Thursday, November 30, 2017

Rosie Makes The BEST Ice Cream. Butter Pecan Caramel.

 Rosie loves her ice cream.
It was a Sunday afternoon.
I wanted ice cream
I was lazy.
I didn't want to go to Food Lion.
I wanted MY ice cream.
I wanted butter pecan.
So I made it.

Ice cream is simple.
You start out with a basic custard
and you go from there with whatever flavors you want.
And like I said,
I wanted butter pecan.
So come along with Rosie
as she makes up a butter pecan ice cream.
Rosie's Butter Pecan Ice Cream
2 ½ cups heavy cream
¾ cup skim milk
¾ cup sugar
⅓ cup light brown sugar
1 TB vanilla 
3 egg yolks

1 cup heavy cream

2 TB unsalted butter
1 cup pecans
1TB light brown sugar

Combine cream, milk, sugars, and vanilla in sauce pan.
Heat until simmering, stirring.
In a medium bowl, whisk eggs.
Slowly pour about a cup of hot mixture into yolks,
whisking constantly.
Pour yolk mixture back into sauce pan
and cook over low to medium heat until mixture thickens.
Let mixture cool.

If you're like me,
you can't wait for the mixture to cool.
So I poured a semi-warm custard mixture
 into my ice cream maker
and started it up.
After a few minutes,
I poured in the rest of the heavy cream (1 cup).
  Cold.

While the machine was turning and churning,
I buttered my pecans.
Melt the butter in a skillet over medium heat
and add the pecans and brown sugar.
Cook, stirring, until sugar melts 
and pecans are nice and toasty.
Let cool a bit and add to ice cream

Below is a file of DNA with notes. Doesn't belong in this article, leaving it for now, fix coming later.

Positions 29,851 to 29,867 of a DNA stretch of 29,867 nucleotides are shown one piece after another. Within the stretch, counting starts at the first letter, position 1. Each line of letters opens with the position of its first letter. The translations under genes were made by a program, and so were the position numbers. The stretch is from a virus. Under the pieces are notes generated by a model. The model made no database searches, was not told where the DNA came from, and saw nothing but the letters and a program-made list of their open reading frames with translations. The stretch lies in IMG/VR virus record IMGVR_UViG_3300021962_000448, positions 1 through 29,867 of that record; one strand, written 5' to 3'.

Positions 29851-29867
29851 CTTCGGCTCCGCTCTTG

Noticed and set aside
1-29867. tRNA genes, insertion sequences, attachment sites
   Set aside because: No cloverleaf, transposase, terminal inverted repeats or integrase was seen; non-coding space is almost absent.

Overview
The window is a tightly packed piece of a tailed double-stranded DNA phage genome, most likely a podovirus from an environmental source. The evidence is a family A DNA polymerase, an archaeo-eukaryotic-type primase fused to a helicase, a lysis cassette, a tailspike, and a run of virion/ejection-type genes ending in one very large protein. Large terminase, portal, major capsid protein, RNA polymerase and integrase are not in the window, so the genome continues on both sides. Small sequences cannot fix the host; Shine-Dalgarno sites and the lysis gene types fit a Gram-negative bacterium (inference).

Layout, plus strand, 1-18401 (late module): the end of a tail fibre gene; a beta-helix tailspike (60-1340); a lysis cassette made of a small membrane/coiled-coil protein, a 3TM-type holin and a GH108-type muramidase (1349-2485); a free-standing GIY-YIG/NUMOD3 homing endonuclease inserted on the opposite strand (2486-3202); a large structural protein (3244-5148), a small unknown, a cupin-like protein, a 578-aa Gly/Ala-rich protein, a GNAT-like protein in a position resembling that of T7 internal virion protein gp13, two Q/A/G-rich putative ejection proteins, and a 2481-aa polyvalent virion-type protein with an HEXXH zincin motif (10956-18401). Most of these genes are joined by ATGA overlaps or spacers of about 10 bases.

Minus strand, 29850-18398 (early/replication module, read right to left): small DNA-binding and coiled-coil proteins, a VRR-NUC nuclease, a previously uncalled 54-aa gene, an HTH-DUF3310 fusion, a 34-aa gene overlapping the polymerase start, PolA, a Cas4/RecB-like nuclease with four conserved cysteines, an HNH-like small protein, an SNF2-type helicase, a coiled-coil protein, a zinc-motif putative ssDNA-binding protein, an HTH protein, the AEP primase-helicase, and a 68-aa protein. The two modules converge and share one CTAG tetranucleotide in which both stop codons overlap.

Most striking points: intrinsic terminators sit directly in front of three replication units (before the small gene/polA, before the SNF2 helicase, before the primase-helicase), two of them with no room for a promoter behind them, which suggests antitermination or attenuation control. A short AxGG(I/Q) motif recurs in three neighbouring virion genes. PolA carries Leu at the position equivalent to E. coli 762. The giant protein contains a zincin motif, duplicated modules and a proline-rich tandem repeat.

near the end of processing.

Mr. Hawthorne says this is the best butter pecan ice cream
he's ever had.

But then I made it even better.
I made CARAMEL Butter Pecan Ice Cream.
Caramel Butter Pecan Ice Cream
1 cup whipping cream
7 oz. skim milk
2 oz. whipping cream
1/2 cup sugar
1/4 cup brown sugar
1 TB vanilla

3 yolks

1 cup whipping cream
1 cup skim milk

Make the custard:
Heat cream, milk, sugars, and vanilla
over medium heat until boil.
Whisk yolks,
then slowly pour 1-2 cups of hot milk mixture
into yolks, whisking constantly.
Pour egg mixture back into sauce pan
and cook over low heat until mixture thickens.
Remove from heat and chill.

Buttered Pecans
1 cup pecans
4 TB unsalted butter
1/4 cup brown sugar

Mix all together in medium skillet
and sauté until sugar is melted
and pecans are toasty.
Let cool.

Caramel
 1/2 cup brown sugar
4 TB unsalted butter
2 TB heavy cream
1 tsp vanilla
pinch kosher salt

In small sauce pan over medium low heat,
combine brown sugar, butter, and cream.
Heat, stirring, until sugar is melted
and mixture starts to thicken.
Stir in vanilla.
Add a pinch of salt.
Let cool a bit.

MAKE THE ICE CREAM:
Start processing the custard mixture.
Stir in an extra cup of whipping cream
and a cup of skim milk.
Continue processing,
scraping the frozen mixture down from
the sides and paddle as needed.
When the ice cream is almost done,
stir in the pecans and continue processing.
At the very end, drizzle in the caramel mixture.
You don't want to totally combine the caramel.
You want pockets of caramel.

Spoon into containers and freeze.


To serve,
you might just want to try adding a plop
of Caramel Butter Pecan Ice Cream
alongside Pecan Caramel Bundt Cake.
This is a life-changing experience.


Monday, November 27, 2017

Rosie Makes A Pecan Caramel Bundt Cake

Sometimes I just get in the mood to bake something.
And I'm always glad that happens.
Because look at what I baked!
It's a caramel pecan bundt cake with a texture like pound cake.
The cake by itself is a winner, but what with the pecans and the CARAMEL,
it's just on another level altogether.



Pecan Caramel Bundt Cake 

For the cake:
1 cup chopped pecans
2 cups flour
1 tsp baking powder
1/2 tsp kosher salt
1/2 cup buttermillk
3/4 cup light corn syrup
2 sticks unsalted butter, softened
1 3/4 cups sugar
4 eggs
1 TB vanilla

Heat oven to 325°. 
Generously butter a bundt pan and press pecans in the sides and bottom.
Whisk the flour, baking powder, and salt.
Combine buttermilk and corn syrup.